Dontcha love the language academics use to title their papers?
The stuff inside this particular one is even better, though — as reported by the NY Times:
When dogs feel fundamentally positive about something or someone, their tails wag more to the right side of their rumps. When they have negative feelings, their tail wagging is biased to the left.
It happens just today I was thinking about symmetry and the human body — how there is apparent symmetry externally, but the internal organs are not symmetrical.
Which got me thinking specifically about the heart. Why is the heart on the left? Always on the left? Why aren’t there mirror people with right-sided hearts? Would a human with a heart exactly in the middle be . . . different? How? A different species? And I wonder what would it feel like, emotionally, to have a heart smack dab in the middle?
Don’t ask me why I was thinking all this btw. I have no idea. Now if I were a sci fi writer . . .
Anyway, I’m not, so back to the Times article — this biased whole tail wagging thing is because our brains (“our” meaning a whole lotta higher critters) aren’t symmetrical either. And of course the brain’s asymmetry casts a shadow visible on our external bodies, if you know where to look:
Research has shown that in most animals, including birds, fish and frogs, the left brain specializes in behaviors involving what the scientists call approach and energy enrichment. In humans, that means the left brain is associated with positive feelings, like love, a sense of attachment, a feeling of safety and calm. It is also associated with physiological markers, like a slow heart rate.
At a fundamental level, the right brain specializes in behaviors involving withdrawal and energy expenditure. In humans, these behaviors, like fleeing, are associated with feelings like fear and depression. Physiological signals include a rapid heart rate and the shutdown of the digestive system.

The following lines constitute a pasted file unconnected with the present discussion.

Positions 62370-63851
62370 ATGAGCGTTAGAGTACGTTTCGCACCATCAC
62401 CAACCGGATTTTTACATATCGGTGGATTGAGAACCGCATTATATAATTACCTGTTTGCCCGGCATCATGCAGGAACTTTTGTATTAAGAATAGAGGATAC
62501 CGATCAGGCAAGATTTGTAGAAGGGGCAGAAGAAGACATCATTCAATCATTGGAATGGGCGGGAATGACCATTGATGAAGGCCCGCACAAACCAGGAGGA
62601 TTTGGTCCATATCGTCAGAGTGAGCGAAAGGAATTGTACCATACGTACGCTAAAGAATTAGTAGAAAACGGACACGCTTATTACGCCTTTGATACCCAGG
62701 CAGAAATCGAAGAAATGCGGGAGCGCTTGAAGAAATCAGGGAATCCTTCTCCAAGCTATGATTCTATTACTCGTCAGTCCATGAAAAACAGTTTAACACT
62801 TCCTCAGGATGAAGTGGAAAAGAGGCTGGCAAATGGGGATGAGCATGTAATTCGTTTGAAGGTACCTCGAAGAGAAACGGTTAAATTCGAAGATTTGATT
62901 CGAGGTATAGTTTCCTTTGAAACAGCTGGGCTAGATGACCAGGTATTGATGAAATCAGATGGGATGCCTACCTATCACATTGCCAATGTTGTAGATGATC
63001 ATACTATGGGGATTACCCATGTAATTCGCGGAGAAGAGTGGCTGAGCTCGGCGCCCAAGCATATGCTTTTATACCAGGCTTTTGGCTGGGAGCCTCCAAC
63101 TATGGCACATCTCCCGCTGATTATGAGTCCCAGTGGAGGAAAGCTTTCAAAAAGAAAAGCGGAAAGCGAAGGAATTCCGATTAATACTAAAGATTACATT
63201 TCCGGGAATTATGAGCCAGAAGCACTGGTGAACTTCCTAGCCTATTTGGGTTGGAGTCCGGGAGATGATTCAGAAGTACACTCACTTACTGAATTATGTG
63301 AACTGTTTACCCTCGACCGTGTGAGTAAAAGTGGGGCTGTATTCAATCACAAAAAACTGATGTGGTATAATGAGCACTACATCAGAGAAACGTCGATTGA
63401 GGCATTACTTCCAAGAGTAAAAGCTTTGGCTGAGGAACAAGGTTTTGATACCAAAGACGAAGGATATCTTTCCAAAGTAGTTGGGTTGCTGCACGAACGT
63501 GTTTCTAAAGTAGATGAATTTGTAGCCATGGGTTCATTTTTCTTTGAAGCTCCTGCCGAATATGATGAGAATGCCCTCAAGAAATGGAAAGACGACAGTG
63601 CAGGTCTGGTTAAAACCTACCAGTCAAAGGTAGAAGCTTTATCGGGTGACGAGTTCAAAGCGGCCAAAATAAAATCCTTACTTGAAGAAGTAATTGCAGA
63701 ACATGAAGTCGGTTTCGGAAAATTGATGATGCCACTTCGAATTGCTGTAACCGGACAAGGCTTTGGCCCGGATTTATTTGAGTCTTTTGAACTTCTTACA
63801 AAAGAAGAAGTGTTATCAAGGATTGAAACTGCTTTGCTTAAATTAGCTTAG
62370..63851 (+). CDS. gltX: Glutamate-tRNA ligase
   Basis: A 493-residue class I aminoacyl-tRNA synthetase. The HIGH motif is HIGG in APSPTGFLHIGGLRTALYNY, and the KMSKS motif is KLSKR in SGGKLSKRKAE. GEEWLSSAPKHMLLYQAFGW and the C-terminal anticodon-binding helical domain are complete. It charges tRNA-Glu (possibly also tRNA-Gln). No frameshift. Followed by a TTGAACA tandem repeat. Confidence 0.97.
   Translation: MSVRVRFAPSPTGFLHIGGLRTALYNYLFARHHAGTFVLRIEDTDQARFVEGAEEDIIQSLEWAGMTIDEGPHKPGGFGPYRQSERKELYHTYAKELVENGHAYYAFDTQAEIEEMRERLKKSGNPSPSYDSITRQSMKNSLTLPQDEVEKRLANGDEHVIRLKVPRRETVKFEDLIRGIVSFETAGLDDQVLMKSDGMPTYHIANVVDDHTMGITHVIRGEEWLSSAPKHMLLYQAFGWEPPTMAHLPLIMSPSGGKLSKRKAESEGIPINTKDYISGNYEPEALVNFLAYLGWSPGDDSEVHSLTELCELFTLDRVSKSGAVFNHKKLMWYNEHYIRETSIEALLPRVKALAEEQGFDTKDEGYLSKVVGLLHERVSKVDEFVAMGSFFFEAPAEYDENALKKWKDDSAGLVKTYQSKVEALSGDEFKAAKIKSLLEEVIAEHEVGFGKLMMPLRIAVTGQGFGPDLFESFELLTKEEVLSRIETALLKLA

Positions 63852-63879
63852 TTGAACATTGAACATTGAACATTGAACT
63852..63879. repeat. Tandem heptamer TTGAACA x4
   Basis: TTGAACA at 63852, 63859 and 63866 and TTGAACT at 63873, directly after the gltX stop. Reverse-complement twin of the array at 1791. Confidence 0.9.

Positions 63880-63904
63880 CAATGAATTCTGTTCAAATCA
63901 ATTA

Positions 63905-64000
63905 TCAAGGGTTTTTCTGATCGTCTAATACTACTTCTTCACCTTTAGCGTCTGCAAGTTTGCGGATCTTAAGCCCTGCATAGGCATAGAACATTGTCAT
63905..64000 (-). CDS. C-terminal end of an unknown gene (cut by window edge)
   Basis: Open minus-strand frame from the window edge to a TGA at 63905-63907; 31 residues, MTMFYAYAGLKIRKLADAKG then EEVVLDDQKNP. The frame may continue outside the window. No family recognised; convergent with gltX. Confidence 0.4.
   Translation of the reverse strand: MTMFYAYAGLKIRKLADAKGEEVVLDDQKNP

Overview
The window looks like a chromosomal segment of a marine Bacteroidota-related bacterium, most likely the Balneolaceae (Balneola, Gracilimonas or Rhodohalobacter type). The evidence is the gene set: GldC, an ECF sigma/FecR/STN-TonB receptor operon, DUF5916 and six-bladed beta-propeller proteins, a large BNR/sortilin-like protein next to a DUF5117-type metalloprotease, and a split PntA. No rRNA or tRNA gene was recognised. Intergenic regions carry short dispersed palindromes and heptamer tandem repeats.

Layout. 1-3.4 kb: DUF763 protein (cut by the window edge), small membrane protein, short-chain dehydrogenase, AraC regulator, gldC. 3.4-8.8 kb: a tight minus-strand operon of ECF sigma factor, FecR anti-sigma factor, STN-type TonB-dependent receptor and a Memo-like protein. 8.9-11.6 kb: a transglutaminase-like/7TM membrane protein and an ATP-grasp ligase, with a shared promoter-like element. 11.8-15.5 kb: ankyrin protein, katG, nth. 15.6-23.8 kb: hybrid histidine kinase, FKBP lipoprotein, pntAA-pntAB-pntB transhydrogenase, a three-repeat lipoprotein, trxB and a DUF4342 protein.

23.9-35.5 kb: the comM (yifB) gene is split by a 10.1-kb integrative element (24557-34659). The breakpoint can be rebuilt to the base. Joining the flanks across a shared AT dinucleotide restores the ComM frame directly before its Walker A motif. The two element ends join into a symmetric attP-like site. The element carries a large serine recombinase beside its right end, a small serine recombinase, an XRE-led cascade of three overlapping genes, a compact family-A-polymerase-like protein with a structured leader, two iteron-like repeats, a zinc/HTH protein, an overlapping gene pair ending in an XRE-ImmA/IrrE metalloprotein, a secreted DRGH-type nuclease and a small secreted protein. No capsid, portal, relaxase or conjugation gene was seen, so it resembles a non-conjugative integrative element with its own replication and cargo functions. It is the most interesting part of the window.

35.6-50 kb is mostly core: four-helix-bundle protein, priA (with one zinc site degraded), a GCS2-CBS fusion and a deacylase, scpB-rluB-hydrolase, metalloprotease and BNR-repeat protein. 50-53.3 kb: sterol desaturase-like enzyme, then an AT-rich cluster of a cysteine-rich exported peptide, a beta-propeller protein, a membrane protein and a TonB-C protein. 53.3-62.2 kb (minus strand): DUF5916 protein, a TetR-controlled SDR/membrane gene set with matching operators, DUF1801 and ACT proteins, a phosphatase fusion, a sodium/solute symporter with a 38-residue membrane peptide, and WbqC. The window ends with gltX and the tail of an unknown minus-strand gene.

Because the left brain controls the right side of the body and the right brain controls the left side of the body, such asymmetries are usually manifest in opposite sides of the body. Thus many birds seek food with their right eye (left brain/nourishment) and watch for predators with their left eye (right brain/danger).
In humans, the muscles on the right side of the face tend to reflect happiness (left brain) whereas muscles on the left side of the face reflect unhappiness (right brain).
But that’s not all. Get this — one researcher speculates that the asymmetry of the brain evolved because of the assymetry of the internal organs:
The asymmetry [of the brain] may also arise from how major nerves in the body connect up to the brain, said Arthur D. Craig, a neuroanatomist at the Barrow Neurological Institute in Phoenix. Nerves that carry information from the skin, heart, liver, lungs and other internal organs are inherently asymmetrical, he said. Thus information from the body that prompts an animal to slow down, eat, relax and restore itself is biased toward the left brain. Information from the body that tells an animal to run, fight, breathe faster and look out for danger is biased toward the right brain.
My speculation about how a person with a heart in a different spot might feel different doesn’t sound quite so weird now, does it ;-)
(Humor me, please! LOL)
[tags] dogs, neuroscience [/tags]